Ready for something new? In 2014, I sure was! Although I loved working on a consultation-liaison psychiatry team in Pennsylvania, I itched for something different. Within a few months, I was packed and moving across the country to explore psychiatry jobs for nurse practitioners on the west coast.
While your change doesn’t have to be that big, exploring new opportunities is a normal part of career growth. My closest mentor has told me, “You should put your hat in the ring for a new job every year.” She’s right. This keeps your resume and cover letter updated and reminds you to stay focused on your long-term goals.
1. Reflect on What You Want
Spend time reflecting on what you want from your psychiatry jobs and your career, even when you’re not entirely sure whether you’re ready to take the leap. Consider asking yourself:
Do you want to continue down the clinical path? Or, do you want to explore nonclinical opportunities in management, policy, technology, or education?
In which psychiatry setting are you most interested: inpatient or outpatient? What about other nontraditional settings like schools, public health departments, cruise ships, or correctional facilities?
With which age groups do you want to work: children, adolescents, adults, or older adults?
What type of psychiatric services do you want to provide: psychotherapy, psychiatric evaluations, medication checkups, or research?
Where do you want to live? Are you interested in exploring a new city?
How do you feel about your salary? Do you feel as though you’re compensated fairly?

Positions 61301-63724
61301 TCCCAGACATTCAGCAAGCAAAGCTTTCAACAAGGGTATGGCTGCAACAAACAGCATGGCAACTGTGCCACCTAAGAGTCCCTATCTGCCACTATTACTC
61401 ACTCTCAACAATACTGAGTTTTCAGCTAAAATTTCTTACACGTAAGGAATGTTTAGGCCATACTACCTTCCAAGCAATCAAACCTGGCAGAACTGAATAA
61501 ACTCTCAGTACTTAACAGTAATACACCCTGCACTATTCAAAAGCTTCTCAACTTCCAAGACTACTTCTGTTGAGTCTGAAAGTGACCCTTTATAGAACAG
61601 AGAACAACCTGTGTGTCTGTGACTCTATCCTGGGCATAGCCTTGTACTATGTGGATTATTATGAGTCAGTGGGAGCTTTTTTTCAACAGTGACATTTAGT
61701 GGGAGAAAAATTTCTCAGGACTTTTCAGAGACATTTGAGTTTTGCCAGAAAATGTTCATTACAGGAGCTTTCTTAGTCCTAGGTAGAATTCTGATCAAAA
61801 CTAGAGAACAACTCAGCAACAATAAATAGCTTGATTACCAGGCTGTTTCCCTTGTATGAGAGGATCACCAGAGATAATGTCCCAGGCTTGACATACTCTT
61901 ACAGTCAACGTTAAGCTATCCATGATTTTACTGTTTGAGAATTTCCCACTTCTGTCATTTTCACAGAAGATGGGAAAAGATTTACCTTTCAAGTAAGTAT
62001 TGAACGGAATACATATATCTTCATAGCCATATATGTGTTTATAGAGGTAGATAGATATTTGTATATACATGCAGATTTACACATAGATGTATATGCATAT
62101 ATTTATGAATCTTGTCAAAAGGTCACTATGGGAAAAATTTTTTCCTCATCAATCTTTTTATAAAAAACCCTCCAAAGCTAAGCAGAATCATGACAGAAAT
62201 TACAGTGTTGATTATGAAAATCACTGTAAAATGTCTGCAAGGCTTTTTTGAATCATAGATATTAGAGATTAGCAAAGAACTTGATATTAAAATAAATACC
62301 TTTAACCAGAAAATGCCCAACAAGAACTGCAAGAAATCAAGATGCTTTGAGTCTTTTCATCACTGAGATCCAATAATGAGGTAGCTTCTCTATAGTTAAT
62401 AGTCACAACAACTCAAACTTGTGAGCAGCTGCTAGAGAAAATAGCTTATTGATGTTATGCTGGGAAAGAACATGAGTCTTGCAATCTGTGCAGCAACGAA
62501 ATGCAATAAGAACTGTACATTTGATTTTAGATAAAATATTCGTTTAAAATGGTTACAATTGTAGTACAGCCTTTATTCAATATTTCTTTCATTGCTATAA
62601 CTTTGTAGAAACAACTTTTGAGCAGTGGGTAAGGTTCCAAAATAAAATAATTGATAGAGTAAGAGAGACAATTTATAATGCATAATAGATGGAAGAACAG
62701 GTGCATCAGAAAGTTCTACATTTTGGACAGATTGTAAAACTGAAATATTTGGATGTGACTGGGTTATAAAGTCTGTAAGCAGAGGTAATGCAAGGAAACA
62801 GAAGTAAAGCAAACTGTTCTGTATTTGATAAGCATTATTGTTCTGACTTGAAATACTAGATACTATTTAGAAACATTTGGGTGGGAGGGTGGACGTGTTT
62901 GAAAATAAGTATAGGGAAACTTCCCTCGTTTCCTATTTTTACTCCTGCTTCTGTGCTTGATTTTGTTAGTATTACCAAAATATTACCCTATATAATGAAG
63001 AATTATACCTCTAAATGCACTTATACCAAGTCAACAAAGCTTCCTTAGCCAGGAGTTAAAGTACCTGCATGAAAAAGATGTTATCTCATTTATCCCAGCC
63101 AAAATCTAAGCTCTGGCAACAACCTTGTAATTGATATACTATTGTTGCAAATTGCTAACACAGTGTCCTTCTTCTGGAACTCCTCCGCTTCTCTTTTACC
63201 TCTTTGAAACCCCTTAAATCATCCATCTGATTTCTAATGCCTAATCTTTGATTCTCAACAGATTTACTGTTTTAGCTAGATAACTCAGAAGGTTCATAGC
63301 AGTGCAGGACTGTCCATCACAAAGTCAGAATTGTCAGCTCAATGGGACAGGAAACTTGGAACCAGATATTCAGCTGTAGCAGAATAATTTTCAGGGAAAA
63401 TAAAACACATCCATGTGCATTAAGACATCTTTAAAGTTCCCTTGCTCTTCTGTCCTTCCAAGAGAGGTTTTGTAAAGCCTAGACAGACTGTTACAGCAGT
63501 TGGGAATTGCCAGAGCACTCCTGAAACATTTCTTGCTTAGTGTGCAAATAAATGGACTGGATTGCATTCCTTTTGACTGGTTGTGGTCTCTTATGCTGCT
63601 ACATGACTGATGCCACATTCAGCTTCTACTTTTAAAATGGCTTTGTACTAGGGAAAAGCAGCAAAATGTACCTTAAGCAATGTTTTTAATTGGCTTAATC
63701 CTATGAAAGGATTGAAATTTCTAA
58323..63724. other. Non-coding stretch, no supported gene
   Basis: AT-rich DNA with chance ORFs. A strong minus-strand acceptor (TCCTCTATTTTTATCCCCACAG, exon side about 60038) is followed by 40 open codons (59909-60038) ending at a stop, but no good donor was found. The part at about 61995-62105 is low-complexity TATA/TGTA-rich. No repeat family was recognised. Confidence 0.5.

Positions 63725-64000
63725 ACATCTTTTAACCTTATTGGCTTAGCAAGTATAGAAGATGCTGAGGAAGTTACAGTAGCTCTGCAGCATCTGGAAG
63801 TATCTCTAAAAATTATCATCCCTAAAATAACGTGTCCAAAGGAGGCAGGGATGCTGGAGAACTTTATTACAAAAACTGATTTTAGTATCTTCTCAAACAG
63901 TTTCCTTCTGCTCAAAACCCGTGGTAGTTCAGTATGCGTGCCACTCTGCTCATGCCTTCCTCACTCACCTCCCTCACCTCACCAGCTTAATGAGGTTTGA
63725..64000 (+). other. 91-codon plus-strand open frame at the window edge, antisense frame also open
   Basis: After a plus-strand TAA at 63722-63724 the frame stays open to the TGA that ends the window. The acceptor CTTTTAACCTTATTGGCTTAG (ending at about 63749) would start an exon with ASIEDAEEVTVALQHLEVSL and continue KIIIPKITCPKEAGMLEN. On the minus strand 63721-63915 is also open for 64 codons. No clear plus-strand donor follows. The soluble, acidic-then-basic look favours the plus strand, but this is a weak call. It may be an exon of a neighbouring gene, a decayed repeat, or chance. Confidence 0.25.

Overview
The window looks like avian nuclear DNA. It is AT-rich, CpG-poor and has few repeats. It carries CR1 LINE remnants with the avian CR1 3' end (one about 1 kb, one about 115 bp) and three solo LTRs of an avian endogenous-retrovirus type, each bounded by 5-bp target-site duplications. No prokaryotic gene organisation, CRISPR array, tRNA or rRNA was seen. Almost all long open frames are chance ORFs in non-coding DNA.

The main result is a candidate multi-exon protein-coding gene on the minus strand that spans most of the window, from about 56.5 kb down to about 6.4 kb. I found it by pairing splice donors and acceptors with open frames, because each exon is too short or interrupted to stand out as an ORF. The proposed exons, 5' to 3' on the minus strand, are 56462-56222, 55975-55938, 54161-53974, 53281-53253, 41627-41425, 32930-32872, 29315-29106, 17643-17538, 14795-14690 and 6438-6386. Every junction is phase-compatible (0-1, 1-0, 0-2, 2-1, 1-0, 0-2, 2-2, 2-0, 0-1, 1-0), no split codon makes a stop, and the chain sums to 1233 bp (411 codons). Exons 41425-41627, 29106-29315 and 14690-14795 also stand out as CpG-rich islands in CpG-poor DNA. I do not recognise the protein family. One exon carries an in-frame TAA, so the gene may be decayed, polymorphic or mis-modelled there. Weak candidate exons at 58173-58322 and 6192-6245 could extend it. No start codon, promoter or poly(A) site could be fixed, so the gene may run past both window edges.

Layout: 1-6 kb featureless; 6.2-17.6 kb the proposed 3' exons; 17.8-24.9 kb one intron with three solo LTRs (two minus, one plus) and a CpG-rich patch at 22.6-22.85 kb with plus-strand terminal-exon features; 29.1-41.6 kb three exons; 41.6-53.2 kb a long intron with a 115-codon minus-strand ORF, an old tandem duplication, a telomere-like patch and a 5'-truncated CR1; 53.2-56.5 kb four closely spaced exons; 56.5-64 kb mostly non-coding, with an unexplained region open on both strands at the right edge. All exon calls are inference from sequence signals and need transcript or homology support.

Do you feel happy interacting with your coworkers and teammates?
These questions should get you started thinking about your career and whether it’s time to make a change.
2. Update Your Resume and Cover Letter
When you’re ready to start your search for psychiatry jobs, you’ll want to make sure your resume and cover letter are up to date with your latest experiences, certifications and licensures, publications, and skills. Barton Associates recommends that you customize your resume for each position.
Of course, you’ll want your cover letter to clearly indicate your professional objective and why you’re seeking a new position. You’ll want to succinctly summarize your resume, but focus mostly on providing new information about who you are and why you’re interested in this new psychiatric job.
3. Refresh Your Knowledge
As you’re searching for new psychiatry jobs, you’ll want to brush up on the latest best practices in your speciality. For example, if you’re applying for a clinic director position, you may want to read “Nurse Practitioner’s Business Practice and Legal Guide.” If you’re seeking a position treating a population you haven’t worked with recently, such as children and adolescents, you may want to read “Lewis’s Child and Adolescent Psychiatry: A Comprehensive Textbook.”
4. Consider Locum Tenens Psychiatry Positions
Your career is long, and you can take it in any direction you wish! Choosing locum tenens — even temporarily — can have many benefits, especially for psychiatric providers.
For example, because of this breadth of opportunity, you can seek out positions that will help you build new and unique skills that you might not have otherwise. In addition, there are open psychiatry jobs across the country, awarding you the opportunity to travel and explore new places. Locum tenens psychiatry jobs offer greater flexibility and higher pay than traditional positions, all while allowing you to care for patients who need it most.